By Tom Collins
Thirty-two Eastern Ontario dairy farmers are getting a premium on their milk cheque because their cow’s milk contains omega-3 DHA.
The 60 Ontario farmers in the program feed the cows at least 2.4 kg of a fishmeal supplement daily to create omega-3 DHA milk. The farmers receive an extra four cents a litre and the extra feed cost is paid by the processors. The Dairy Farmers of Ontario (DFO) estimates 78 million litres of the omega-3 milk will be produced this year.
Omega-3 DHA is a good fat that helps with brain and eye development, especially in children. It can also help lower the risk of heart disease in adults. Omega-3 foods and supplements are growing in popularity because of the benefits. Market research publisher Packaged Facts says $25.4 billion was spent worldwide in 2011 on foods and supplements with omega-3 acids, with North Americans accounting for 43 per cent of those sales. Packaged Facts estimated that sales will reach $34.7 billion this year.
In total, omega-3 milk — DFO’s largest niche market — makes up 2.75 per cent of Ontario’s milk production. By comparison, organic milk makes up about one per cent.
Omega-3 milk was first produced in Western Ontario in 2004 as a niche market for fluid milk, yogurt, ice cream and cheese. Three years later, Quebec’s Parmalat wanted to create omega-3 string cheese. Several Eastern Ontario dairy farmers signed up for the program and the milk is shipped to Victoriaville, Que., about two hours east of Montreal. Most of the milk in Western Ontario is also now shipped to the Quebec plant as 92 per cent of the omega-3 milk produced in Ontario is turned into string cheese in Quebec. Fluid milk makes up the other eight per cent and goes to two processors (Lactantia and Nielson) in Western Ontario.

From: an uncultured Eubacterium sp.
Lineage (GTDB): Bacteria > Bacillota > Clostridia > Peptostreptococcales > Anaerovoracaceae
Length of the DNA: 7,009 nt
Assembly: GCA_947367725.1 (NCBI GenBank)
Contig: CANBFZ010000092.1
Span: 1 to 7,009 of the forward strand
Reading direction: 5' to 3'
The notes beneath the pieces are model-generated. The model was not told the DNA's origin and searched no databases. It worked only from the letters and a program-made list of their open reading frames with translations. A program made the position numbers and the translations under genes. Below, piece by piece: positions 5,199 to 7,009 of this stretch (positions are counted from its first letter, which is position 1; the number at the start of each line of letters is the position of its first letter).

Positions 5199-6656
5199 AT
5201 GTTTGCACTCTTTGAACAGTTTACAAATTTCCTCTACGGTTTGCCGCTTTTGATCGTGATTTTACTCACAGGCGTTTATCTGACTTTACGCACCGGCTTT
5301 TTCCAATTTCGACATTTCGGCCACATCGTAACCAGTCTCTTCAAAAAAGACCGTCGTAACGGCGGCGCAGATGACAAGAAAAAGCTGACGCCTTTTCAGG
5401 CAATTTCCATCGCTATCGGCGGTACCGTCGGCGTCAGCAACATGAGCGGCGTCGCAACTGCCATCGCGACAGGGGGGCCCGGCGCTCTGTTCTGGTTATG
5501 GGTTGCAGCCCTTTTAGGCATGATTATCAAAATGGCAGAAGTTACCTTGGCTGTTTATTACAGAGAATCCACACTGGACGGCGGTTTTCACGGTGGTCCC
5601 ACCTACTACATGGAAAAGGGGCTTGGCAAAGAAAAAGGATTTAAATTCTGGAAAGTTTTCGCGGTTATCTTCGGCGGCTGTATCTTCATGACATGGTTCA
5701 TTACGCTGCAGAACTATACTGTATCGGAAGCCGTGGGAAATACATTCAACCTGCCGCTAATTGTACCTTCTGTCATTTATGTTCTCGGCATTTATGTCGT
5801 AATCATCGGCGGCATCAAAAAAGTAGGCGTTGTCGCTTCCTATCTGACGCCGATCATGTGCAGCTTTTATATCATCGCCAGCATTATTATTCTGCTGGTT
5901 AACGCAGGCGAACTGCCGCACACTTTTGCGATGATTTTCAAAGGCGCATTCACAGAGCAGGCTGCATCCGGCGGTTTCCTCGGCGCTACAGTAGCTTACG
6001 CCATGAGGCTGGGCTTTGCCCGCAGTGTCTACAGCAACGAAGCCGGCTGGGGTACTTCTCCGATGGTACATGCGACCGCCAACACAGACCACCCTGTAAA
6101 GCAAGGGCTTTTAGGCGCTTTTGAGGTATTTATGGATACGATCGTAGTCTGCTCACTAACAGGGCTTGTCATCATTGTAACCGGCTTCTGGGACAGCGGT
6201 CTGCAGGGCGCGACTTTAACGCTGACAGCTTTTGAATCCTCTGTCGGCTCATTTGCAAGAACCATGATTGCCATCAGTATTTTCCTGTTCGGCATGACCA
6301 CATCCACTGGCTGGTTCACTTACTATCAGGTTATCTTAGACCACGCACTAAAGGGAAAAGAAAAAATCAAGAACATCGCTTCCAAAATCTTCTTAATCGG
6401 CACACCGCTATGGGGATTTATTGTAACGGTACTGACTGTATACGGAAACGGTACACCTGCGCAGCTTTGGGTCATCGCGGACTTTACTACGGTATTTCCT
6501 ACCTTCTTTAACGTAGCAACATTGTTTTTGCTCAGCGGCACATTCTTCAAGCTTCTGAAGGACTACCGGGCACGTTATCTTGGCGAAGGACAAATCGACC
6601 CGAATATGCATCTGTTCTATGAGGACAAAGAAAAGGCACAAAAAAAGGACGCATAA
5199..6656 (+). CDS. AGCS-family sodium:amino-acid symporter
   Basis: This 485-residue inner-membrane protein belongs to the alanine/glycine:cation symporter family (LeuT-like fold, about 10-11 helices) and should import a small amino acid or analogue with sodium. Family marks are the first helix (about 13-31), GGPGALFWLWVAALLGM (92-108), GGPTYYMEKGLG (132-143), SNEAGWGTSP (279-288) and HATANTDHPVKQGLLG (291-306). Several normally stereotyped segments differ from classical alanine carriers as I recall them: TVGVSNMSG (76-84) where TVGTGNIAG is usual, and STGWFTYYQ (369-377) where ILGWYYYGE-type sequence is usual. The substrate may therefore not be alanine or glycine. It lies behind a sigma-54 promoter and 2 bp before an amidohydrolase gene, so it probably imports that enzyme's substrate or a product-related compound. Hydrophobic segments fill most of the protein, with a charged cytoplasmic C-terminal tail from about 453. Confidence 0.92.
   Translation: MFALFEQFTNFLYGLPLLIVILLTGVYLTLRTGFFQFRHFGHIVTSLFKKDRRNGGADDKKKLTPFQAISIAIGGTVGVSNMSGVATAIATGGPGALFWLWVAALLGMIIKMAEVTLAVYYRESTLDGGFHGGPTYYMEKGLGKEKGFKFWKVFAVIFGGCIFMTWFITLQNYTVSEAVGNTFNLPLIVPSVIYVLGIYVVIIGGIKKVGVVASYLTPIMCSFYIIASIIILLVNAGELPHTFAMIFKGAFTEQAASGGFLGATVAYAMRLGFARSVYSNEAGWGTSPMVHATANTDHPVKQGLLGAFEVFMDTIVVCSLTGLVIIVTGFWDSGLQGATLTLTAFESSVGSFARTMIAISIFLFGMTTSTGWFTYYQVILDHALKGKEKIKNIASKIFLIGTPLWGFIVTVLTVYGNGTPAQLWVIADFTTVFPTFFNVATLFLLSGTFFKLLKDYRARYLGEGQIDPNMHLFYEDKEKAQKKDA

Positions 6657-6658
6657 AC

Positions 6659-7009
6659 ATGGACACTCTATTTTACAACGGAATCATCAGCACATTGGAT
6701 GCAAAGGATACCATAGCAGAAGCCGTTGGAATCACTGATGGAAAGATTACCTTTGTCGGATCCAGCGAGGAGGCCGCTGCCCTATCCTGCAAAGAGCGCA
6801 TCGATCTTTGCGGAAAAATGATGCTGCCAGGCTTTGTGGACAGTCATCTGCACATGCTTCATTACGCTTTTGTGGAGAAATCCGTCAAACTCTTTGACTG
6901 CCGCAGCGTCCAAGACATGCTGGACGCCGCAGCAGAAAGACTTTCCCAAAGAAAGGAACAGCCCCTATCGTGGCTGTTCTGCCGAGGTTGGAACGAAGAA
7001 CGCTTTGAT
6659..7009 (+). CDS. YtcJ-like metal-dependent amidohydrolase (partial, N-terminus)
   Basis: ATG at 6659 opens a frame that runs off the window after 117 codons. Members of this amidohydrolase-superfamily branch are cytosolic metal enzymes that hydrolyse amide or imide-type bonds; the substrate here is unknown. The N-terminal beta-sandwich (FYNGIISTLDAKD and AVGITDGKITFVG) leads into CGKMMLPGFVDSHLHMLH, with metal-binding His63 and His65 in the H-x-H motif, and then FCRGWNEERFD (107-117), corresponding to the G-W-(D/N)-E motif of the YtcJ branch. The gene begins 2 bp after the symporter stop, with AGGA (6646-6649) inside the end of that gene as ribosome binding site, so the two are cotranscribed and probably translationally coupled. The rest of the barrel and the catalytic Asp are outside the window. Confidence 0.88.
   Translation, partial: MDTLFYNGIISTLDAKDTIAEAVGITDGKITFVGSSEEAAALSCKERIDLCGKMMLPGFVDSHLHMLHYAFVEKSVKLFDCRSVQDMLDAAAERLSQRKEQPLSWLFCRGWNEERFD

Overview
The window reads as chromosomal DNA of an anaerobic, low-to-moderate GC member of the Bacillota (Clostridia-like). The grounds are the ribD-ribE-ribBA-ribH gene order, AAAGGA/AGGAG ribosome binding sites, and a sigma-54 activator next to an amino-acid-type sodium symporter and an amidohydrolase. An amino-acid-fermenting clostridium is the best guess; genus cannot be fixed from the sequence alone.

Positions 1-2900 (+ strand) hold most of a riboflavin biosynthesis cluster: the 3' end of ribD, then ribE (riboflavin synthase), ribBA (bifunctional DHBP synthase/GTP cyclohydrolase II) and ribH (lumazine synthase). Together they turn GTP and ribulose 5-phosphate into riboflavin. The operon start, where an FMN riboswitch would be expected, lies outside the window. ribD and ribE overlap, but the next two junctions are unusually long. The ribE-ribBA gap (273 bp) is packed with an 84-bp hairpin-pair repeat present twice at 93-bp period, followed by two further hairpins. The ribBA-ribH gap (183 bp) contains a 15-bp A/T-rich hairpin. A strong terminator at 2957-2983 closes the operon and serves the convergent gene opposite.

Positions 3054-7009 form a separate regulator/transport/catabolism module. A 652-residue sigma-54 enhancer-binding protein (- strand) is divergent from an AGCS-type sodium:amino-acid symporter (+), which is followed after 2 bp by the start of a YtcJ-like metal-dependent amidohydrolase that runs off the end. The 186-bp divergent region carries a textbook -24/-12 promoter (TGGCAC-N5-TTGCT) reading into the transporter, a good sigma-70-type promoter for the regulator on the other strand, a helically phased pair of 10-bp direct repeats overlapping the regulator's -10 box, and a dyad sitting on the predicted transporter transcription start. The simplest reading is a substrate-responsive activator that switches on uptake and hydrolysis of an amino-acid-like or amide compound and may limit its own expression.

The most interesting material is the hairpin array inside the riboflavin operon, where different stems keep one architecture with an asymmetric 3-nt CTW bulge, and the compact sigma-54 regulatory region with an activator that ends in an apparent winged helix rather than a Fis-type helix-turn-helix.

DFO director of production and regulatory compliance George MacNaughton said the number of litres produced only changes when the plants need more or less milk depending on demand. And while there are no foreseeable changes in the near future, there are 15 other producers who have already expressed interest in the program.
But getting into the program isn’t as easy as a farmer putting his name on a waiting list. The DFO adds producers based on how efficient it is to fill a milk truck and deliver the feed supplement. A milk truck collects a maximum of 36,000 litres of milk. With a cow averaging 30 litres of milk a day, about 1,200 cows producing omega-3 milk is needed for an area to be in the program.
“If we can’t fill a trailer in a new area, we won’t do it,” said McNaughton.
But producing omega-three milk is not for everyone. Some farmers report cows have extra hoof problems because of the supplement, although McNaughton said studies show there was no statistical difference in hoof health between a omega-three herd and a conventional herd.